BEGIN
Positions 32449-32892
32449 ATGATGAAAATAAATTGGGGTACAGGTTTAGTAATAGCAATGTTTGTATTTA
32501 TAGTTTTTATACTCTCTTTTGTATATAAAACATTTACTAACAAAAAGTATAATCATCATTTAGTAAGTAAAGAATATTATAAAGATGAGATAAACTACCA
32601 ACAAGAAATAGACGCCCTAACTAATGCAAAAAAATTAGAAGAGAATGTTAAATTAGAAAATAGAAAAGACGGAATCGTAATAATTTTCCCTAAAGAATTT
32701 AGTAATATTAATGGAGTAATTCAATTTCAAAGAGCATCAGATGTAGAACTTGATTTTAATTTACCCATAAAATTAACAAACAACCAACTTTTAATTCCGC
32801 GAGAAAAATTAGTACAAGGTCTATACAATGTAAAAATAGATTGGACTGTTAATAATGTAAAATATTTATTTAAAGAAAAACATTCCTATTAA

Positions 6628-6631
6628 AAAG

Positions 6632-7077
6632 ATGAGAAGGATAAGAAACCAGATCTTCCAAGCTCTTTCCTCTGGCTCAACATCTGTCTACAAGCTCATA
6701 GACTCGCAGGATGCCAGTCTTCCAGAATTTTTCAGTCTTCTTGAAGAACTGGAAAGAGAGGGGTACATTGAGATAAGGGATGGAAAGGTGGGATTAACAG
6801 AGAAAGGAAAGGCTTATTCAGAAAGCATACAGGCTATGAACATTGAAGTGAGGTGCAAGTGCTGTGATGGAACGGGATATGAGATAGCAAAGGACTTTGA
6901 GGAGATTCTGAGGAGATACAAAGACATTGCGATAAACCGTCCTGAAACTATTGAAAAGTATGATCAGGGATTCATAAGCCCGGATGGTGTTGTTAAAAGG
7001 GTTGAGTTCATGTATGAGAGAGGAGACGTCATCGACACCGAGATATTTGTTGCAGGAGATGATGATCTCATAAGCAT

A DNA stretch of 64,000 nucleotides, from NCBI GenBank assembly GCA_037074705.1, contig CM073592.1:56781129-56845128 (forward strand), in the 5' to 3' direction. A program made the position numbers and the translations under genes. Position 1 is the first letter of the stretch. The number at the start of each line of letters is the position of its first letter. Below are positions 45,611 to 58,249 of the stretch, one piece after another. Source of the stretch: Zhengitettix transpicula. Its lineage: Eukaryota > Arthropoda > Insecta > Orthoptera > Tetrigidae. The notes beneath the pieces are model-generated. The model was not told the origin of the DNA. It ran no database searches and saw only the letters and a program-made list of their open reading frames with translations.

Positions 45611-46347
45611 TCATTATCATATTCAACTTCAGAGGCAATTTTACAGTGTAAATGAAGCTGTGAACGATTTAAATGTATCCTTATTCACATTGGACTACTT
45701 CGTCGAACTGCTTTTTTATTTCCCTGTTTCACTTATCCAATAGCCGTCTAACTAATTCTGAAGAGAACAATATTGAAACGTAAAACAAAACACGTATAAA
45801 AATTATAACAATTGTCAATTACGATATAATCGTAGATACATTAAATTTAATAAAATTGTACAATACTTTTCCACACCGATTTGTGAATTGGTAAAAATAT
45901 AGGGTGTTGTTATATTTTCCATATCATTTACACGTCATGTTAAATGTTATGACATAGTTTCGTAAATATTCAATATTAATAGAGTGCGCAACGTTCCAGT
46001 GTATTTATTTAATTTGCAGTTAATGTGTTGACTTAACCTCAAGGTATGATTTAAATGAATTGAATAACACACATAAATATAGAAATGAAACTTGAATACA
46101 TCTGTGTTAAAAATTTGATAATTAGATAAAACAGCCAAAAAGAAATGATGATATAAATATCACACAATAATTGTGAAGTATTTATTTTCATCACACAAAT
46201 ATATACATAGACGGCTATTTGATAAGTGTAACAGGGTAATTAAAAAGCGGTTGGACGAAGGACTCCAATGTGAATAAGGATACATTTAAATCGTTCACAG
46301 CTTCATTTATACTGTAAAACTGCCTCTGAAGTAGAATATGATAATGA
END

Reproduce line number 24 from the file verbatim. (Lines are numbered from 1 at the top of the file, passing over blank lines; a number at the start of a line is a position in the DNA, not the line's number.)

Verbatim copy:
46301 CTTCATTTATACTGTAAAACTGCCTCTGAAGTAGAATATGATAATGA